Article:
The Search for Zombie Crabs: The 2015 Chesapeake Bay Parasite Project

By September 2nd, 2015 at 6:00 am | Comment

This is a guest post by Monaca Noble, a biologist at the Smithsonian Environmental Research Center’s Marina Invasions Laboratory. For the last 10 years, Ms. Noble has worked on issues related to the transport of marine species in ballast water and the introduced parasite Loxothylacus panopaei.
Some young volunteers help measure fish and eels. Photo by Monaca Noble.

Some young volunteers help measure fish and eels. Photo by Monaca Noble.

This June, 49 enthusiastic volunteers came out to search for zombie crabs in Maryland’s Chesapeake Bay. Together they searched through shells from 52 crab collectors distributed throughout the Chesapeake Bay’s tributaries. Volunteers found thousands of White-fingered Mud Crabs (Rhithropanopeus harrisii), hundreds of fish (Naked Gobies, American Eels, and others), and several parasitized zombie crabs at our site on Broomes Island, MD.

What are zombie crabs? Zombie crabs are mud crabs that have been parasitized with the introduced parasitic barnacle, Loxothylacus panopaei (Loxo for short). Loxo is a parasite native to the Gulf of Mexico, the Caribbean, and parts of Florida. It parasitizes at least nine species of mud crabs (xanthid crabs) throughout this range.

Loxo females inject themselves into the shell of recently molted crabs and take control of major functions like molting and reproduction. Loxo’s control over the crab is so complete that the crab essentially becomes a zombie working to raise the parasite’s young before dying an untimely death.

An ovigerous crab (left) and a parasitized crab (right), notice the smooth sac of the parasite compared to the gritty-looking mass of eggs. Photo by Monaca Noble

An ovigerous crab (left) and a parasitized crab (right), notice the smooth sac of the parasite compared to the gritty-looking mass of eggs. Photo by Monaca Noble

Though Loxo is an equal opportunity parasite, infecting both female and male crabs, but it is in the male crabs that her power to transform her host is most striking. The parasitic Loxo female changes the male crab’s behavior, training him to mother her young ,and his anatomy, widening his narrow apron making it easier for him to hold, aerate and protect her young.

Loxo was discovered in the Chesapeake Bay in 1964 on the native White-fingered Mud Crab in Virginia’s York River. Mud crabs are easily transported with oysters. Researchers believe Loxo-infected mud crabs were introduced to the Chesapeake when oysters from the Gulf of Mexico were transplanted to seed commercial oyster reefs. The parasite is now common in much of the bay, but the population and abundance varies greatly among years.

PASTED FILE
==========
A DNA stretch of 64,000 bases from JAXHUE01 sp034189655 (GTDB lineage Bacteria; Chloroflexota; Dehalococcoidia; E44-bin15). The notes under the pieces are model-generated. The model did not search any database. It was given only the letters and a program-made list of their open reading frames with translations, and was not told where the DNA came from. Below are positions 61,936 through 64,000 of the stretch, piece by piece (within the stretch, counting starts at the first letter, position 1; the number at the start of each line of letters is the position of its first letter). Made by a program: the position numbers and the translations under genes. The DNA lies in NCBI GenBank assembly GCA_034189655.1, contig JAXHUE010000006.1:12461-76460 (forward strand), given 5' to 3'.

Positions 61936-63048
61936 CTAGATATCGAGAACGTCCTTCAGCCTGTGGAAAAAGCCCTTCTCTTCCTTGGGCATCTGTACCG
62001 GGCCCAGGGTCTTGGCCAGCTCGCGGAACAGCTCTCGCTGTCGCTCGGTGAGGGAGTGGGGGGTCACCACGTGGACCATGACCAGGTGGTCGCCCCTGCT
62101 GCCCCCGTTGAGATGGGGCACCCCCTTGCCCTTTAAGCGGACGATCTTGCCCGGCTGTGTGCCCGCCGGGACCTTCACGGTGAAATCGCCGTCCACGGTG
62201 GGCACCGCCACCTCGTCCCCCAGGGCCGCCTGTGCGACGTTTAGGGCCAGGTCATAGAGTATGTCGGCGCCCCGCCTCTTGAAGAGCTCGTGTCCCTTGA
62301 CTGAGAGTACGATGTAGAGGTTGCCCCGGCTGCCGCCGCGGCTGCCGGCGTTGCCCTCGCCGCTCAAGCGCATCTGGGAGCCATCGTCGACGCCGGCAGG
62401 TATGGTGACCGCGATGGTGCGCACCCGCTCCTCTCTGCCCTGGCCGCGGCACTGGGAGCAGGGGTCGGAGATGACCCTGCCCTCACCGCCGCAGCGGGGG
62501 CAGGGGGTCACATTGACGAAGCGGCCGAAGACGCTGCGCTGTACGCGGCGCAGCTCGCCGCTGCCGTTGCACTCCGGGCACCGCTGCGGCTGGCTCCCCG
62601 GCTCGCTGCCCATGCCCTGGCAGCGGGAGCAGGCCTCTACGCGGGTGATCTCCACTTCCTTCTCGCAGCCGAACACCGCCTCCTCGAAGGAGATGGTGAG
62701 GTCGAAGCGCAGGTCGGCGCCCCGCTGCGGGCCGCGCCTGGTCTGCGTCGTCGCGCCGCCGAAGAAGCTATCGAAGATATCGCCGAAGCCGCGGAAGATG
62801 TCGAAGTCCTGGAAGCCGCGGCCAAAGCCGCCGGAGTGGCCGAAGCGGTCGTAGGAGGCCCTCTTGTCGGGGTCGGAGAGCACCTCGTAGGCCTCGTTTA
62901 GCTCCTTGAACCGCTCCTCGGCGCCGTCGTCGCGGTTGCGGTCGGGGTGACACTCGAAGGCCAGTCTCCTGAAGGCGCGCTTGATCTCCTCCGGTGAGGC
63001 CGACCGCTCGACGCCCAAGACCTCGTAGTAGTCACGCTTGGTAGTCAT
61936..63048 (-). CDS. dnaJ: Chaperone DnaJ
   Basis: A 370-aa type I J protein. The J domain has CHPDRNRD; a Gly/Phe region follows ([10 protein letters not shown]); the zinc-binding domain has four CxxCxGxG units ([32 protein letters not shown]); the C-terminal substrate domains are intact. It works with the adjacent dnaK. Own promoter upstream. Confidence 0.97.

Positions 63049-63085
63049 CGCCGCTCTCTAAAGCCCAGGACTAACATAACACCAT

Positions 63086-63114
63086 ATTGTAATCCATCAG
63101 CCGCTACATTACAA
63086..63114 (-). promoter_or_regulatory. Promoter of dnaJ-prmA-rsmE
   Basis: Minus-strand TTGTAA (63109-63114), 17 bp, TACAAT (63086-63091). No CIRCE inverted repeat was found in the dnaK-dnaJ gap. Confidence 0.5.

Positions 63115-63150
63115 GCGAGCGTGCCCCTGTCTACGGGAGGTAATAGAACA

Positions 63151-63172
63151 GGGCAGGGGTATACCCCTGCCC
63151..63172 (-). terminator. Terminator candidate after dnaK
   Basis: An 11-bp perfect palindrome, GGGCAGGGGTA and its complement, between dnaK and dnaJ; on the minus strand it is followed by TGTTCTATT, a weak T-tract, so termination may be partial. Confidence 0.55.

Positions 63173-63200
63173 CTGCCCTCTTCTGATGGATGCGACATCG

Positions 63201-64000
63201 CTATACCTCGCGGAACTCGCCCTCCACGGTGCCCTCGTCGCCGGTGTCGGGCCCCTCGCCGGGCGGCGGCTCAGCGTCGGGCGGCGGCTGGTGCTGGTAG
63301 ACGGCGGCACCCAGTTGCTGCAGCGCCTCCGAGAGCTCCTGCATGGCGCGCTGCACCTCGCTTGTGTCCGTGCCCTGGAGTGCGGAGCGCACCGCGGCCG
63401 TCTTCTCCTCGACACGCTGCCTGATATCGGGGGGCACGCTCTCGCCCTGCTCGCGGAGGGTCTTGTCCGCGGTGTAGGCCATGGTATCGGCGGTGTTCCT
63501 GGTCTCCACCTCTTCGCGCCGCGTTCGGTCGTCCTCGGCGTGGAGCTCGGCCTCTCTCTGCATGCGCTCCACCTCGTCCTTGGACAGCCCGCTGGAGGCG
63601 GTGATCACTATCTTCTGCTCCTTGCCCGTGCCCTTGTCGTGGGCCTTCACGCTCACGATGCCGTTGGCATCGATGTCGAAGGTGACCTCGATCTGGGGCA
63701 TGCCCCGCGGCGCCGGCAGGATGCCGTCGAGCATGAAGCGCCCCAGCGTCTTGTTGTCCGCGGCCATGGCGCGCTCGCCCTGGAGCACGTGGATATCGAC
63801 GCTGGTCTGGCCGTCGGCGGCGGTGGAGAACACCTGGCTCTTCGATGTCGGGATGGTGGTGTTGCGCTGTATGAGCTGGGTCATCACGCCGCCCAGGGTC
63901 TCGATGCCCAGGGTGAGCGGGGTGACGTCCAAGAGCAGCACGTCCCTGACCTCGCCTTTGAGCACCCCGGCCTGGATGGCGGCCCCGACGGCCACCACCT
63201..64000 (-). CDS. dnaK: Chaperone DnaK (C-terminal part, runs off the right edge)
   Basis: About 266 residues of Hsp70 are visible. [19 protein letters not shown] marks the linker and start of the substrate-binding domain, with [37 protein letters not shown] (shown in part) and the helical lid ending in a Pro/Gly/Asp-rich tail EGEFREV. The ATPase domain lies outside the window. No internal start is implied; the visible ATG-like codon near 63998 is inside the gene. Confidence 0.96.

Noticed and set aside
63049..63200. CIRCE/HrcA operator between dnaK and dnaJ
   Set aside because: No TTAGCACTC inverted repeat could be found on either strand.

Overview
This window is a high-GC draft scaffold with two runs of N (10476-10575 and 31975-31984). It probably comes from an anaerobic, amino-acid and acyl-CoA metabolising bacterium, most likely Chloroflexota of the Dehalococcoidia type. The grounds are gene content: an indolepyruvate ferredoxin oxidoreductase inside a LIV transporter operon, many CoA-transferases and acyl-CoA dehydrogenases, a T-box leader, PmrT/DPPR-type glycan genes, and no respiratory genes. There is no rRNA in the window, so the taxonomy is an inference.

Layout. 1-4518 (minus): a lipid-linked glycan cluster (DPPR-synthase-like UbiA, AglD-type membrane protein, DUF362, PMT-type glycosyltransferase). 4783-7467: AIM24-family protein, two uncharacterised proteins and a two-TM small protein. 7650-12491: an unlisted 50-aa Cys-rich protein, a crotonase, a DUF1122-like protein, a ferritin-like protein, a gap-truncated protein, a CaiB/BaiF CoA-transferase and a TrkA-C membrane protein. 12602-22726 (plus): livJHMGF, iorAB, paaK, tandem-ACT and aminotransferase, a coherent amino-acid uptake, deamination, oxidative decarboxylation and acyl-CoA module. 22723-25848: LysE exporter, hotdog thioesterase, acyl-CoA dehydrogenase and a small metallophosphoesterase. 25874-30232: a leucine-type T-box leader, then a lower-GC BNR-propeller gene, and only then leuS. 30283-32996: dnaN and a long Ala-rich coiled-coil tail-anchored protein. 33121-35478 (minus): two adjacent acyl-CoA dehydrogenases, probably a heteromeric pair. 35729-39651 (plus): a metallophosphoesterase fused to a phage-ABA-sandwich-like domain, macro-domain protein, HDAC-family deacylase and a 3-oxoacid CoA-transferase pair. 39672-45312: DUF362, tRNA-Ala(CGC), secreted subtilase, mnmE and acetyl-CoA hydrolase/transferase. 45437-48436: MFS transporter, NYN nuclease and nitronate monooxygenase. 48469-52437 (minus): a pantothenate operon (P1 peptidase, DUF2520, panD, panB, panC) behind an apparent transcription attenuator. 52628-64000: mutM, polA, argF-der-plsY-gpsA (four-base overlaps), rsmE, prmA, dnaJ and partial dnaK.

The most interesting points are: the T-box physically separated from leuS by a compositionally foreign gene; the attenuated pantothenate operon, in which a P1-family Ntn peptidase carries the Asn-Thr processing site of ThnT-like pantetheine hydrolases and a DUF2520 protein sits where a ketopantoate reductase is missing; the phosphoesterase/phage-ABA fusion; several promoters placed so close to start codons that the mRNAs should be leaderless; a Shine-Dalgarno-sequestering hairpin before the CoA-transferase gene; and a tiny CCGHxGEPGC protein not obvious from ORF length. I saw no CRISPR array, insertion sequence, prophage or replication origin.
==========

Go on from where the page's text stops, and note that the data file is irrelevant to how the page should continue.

Dr. Gregory Ruiz and others at the Smithsonian Environmental Research Center (SERC) began studying Loxo in populations of the White-fingered Mud Crab in the Rhode River in the early 1990s, looking at the uneven distribution of the crabs in relation to infection rates. In 2003, Dr. Ruiz began the Chesapeake Bay Parasite Project, a large scale survey with Mark Torchin, now at the Smithsonian Tropical Research Laboratory, to look at the effect and prevalence of Loxo on mud-crab populations over time.

Each summer for the last 11 years, crabs and their parasites have been collected from 10 sites in Maryland including sites near Queenstown, Centerville, Oxford, Aqualand (near the Governor Harry W. Nice Memorial Bridge), Combs Creek, Broomes Island, Harrington Harbor, Deale, Corn Island and SERC.

Mud crabs live along the shore in oyster shells, small rocks, and small woody debris. To catch the crabs we made them “crab condo”– small milk crates filled with oyster shells. After two months our volunteers pull up the condos, and hand-collect the crabs. Volunteers look for parasites and ovigerous (egg-bearing) females. The crabs are taken back to SERC where we measure, sex, and examine the crabs for outward signs of the Loxo parasite.

Volunteers having fun hand sorting through shell at Combs Creek marina. Photo by Monaca Noble.

Volunteers having fun hand sorting through shell at Combs Creek marina. Photo by Monaca Noble.

In 1991, seventy percent of the White-fingered Mud Crabs in the Rhode River were parasitize. In recent years, that percentage has dropped to near zero. Is this dip indicative of a real tread or a result of limited sampling effort? To being to address this question, this year we doubled our survey effort, adding 10 additional Rhode River sites to our 10 sites cardinal sites scattered throughout the Bay. We are currently processing these new samples in the laboratory and we hope to have some preliminary data in the spring before we set out the 2016 crab condos.

To learn more about this project and how you can join our next sampling day visit us here.

Leave a Reply